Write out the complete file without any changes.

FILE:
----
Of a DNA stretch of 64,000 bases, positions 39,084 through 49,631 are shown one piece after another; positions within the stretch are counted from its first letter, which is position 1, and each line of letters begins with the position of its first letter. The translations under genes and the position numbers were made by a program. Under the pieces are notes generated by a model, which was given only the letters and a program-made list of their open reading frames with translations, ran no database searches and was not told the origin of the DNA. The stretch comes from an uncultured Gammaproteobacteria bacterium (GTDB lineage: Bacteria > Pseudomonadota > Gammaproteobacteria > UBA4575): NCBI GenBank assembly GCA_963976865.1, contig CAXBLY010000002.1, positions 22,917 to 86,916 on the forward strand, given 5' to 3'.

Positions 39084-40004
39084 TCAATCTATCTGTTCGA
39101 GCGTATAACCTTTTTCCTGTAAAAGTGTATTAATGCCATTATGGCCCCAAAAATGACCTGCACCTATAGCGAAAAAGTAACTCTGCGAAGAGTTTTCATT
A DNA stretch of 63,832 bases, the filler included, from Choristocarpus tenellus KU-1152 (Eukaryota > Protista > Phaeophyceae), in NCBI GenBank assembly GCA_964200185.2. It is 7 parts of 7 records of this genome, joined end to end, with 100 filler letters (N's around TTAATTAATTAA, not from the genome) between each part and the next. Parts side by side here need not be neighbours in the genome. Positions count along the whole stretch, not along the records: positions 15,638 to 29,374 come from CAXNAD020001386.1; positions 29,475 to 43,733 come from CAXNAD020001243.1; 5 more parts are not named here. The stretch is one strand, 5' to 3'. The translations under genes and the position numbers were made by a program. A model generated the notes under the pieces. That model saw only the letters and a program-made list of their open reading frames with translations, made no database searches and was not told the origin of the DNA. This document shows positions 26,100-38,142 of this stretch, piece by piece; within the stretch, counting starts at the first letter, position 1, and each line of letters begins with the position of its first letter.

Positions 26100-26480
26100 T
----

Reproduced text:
Of a DNA stretch of 64,000 bases, positions 39,084 through 49,631 are shown one piece after another; positions within the stretch are counted from its first letter, which is position 1, and each line of letters begins with the position of its first letter. The translations under genes and the position numbers were made by a program. Under the pieces are notes generated by a model, which was given only the letters and a program-made list of their open reading frames with translations, ran no database searches and was not told the origin of the DNA. The stretch comes from an uncultured Gammaproteobacteria bacterium (GTDB lineage: Bacteria > Pseudomonadota > Gammaproteobacteria > UBA4575): NCBI GenBank assembly GCA_963976865.1, contig CAXBLY010000002.1, positions 22,917 to 86,916 on the forward strand, given 5' to 3'.

Positions 39084-40004
39084 TCAATCTATCTGTTCGA
39101 GCGTATAACCTTTTTCCTGTAAAAGTGTATTAATGCCATTATGGCCCCAAAAATGACCTGCACCTATAGCGAAAAAGTAACTCTGCGAAGAGTTTTCATT
A DNA stretch of 63,832 bases, the filler included, from Choristocarpus tenellus KU-1152 (Eukaryota > Protista > Phaeophyceae), in NCBI GenBank assembly GCA_964200185.2. It is 7 parts of 7 records of this genome, joined end to end, with 100 filler letters (N's around TTAATTAATTAA, not from the genome) between each part and the next. Parts side by side here need not be neighbours in the genome. Positions count along the whole stretch, not along the records: positions 15,638 to 29,374 come from CAXNAD020001386.1; positions 29,475 to 43,733 come from CAXNAD020001243.1; 5 more parts are not named here. The stretch is one strand, 5' to 3'. The translations under genes and the position numbers were made by a program. A model generated the notes under the pieces. That model saw only the letters and a program-made list of their open reading frames with translations, made no database searches and was not told the origin of the DNA. This document shows positions 26,100-38,142 of this stretch, piece by piece; within the stretch, counting starts at the first letter, position 1, and each line of letters begins with the position of its first letter.

Positions 26100-26480
26100 T